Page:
Thermodynamics and Propulsion  
Subsections
2.3 Example Applications of the First Law to motivate the use of a property called ``enthalpy''
2.3.1 Adiabatic, steady, throttling of a gas (flow through a valve or other restriction)Figure 2.5 shows the configuration of interest. We wish to know the relation between properties upstream of the valve, denoted by ``1'' and those downstream, denoted by ``2''.
To analyze this situation, we can define the system (choosing the appropriate system is often a critical element in effective problem solving) as a unit mass of gas in the following two states. Initially the gas is upstream of the valve and just through the valve. In the final state the gas is downstream of the valve plus just before the valve. The figures on the left of Figure 2.6 show the actual configuration just described. In terms of the system behavior, however, we could replace the fluid external to the system by pistons which exert the same pressure that the external fluid exerts, as indicated schematically on the right side of Figure 2.6. The process is adiabatic, with changes in potential energy and kinetic energy assumed to be negligible. The first law for the system is therefore
The work done by the system is
Use of the first law leads to
In words, the initial and final states of the system have the same value of the quantity . For the case examined, since we are dealing with a unit mass, the initial and final states of the system have the same value of . We define this quantity as the ``enthalpy,'' usually denoted by ,
In terms of the specific quantities, the enthalpy per unit mass is
It is a function of the state of the system. has units of Joules, and has units of Joules per kilogram. The utility and physical significance of enthalpy will become clearer as we work with more flow problems. For now, you may wish to think of it as follows (Levenspiel, 1996). When you evaluate the energy of an object of volume , you have to remember that the object had to push the surroundings out of the way to make room for itself. With pressure on the object, the work required to make a place for itself is . This is so with any object or system, and this work may not be negligible. (The force of one atmosphere pressure on one square meter is equivalent to the force of a mass of about .) Thus the total energy of a body is its internal energy plus the extra energy it is credited with by having a volume at pressure . We call this total energy the enthalpy, .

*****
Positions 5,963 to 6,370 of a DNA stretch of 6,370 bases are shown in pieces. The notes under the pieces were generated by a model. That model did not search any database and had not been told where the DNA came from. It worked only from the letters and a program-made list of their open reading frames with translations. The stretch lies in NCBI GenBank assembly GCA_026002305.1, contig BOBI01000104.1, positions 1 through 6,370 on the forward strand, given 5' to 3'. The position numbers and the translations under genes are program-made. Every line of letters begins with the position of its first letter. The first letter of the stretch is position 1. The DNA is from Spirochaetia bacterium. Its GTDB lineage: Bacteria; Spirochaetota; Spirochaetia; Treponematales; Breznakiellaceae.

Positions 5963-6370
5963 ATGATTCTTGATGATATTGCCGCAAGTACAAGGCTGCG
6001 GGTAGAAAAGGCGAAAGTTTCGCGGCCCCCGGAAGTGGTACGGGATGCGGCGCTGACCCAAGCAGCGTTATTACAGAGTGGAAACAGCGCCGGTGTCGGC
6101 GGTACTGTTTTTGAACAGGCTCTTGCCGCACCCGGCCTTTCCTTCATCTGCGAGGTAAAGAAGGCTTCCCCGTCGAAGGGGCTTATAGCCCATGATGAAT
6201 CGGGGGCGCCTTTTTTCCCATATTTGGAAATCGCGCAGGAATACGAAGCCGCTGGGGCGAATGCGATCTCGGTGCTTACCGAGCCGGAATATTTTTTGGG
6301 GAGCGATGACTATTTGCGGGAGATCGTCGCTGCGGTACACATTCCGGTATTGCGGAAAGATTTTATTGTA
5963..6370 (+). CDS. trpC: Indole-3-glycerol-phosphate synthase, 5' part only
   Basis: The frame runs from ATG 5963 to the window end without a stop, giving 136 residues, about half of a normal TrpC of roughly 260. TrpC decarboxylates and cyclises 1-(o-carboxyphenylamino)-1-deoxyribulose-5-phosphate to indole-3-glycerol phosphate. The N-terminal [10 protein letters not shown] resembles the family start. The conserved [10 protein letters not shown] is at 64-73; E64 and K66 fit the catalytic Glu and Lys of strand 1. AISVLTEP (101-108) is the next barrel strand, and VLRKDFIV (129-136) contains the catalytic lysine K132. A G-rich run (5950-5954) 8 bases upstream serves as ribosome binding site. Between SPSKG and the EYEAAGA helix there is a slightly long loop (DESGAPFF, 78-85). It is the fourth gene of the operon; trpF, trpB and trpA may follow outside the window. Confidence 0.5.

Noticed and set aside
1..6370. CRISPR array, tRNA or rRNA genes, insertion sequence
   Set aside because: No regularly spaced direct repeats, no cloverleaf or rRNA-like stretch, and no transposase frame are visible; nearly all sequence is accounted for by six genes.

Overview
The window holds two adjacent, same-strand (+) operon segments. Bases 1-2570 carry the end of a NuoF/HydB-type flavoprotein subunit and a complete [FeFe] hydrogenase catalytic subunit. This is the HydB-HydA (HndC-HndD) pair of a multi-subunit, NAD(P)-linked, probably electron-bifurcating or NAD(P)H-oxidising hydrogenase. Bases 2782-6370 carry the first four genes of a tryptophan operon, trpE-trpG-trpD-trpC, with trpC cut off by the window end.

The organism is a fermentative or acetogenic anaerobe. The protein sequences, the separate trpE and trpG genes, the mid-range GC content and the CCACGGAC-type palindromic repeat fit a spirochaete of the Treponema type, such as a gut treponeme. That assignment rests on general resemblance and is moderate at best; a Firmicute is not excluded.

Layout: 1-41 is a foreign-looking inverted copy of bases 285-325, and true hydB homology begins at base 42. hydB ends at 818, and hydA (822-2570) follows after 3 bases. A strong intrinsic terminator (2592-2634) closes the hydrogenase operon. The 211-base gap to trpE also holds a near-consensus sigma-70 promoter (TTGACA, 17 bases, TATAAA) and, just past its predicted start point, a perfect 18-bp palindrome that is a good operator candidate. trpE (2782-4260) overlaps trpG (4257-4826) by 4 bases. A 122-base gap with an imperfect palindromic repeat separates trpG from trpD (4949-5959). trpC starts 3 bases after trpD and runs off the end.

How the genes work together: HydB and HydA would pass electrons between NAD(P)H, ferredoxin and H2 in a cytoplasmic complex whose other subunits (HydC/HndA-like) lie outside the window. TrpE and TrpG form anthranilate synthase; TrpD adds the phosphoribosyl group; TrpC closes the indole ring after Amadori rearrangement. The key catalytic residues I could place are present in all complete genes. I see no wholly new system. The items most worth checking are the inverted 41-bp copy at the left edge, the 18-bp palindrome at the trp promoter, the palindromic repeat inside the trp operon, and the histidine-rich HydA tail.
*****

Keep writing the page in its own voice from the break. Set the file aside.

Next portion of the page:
When is enthalpy the same in initial and final states? (MP 2.3)
2.3.2 QuasiStatic Expansion of a GasConsider a quasistatic process of constant pressure expansion. We can write the first law in terms of the states before and after the expansion as
By grouping terms we can write the heat input in terms of the enthalpy change of the system:

The final temperature is thus roughly hotter than the outside air!
It may be helpful to recap what we used to solve this problem. There were basically four steps:
A message that can be taken from both of these examples (as well as from a large number of other more complex situations, is that the quantity occurs naturally in problems of fluid flow. Because the combination appears so frequently, it is not only defined but also tabulated as a function of temperature and pressure for a number of working fluids.
Muddy Points
In the filling of a tank, why (physically) is the final temperature in the tank higher than the initial temperature? (MP 2.4)
can be differentiated (applying the chain rule to the term) to produce
 
or
 
Douglas Quattrochi 20060806